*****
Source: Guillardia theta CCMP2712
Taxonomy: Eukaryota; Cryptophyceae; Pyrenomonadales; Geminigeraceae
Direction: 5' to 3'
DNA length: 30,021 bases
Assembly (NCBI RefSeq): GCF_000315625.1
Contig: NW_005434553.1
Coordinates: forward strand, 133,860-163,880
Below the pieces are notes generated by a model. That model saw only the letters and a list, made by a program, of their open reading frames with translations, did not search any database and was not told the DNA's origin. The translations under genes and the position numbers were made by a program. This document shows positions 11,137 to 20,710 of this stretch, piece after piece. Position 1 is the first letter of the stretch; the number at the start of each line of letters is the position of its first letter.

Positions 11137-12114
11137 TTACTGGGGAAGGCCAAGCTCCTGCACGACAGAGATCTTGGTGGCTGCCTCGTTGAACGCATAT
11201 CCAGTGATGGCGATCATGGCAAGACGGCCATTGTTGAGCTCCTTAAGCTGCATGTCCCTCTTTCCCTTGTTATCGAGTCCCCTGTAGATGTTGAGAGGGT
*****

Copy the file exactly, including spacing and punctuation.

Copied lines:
Source: Guillardia theta CCMP2712
Taxonomy: Eukaryota; Cryptophyceae; Pyrenomonadales; Geminigeraceae
Direction: 5' to 3'
DNA length: 30,021 bases
Assembly (NCBI RefSeq): GCF_000315625.1
Contig: NW_005434553.1
Coordinates: forward strand, 133,860-163,880
Below the pieces are notes generated by a model. That model saw only the letters and a list, made by a program, of their open reading frames with translations, did not search any database and was not told the DNA's origin. The translations under genes and the position numbers were made by a program. This document shows positions 11,137 to 20,710 of this stretch, piece after piece. Position 1 is the first letter of the stretch; the number at the start of each line of letters is the position of its first letter.

Positions 11137-12114
11137 TTACTGGGGAAGGCCAAGCTCCTGCACGACAGAGATCTTGGTGGCTGCCTCGTTGAACGCATAT
11201 CCAGTGATGGCGATCATGGCAAGACGGCCATTGTTGAGCTCCTTAAGCTGCATGTCCCTCTTTCCCTTGTTATCGAGTCCCCTGTAGATGTTGAGAGGGT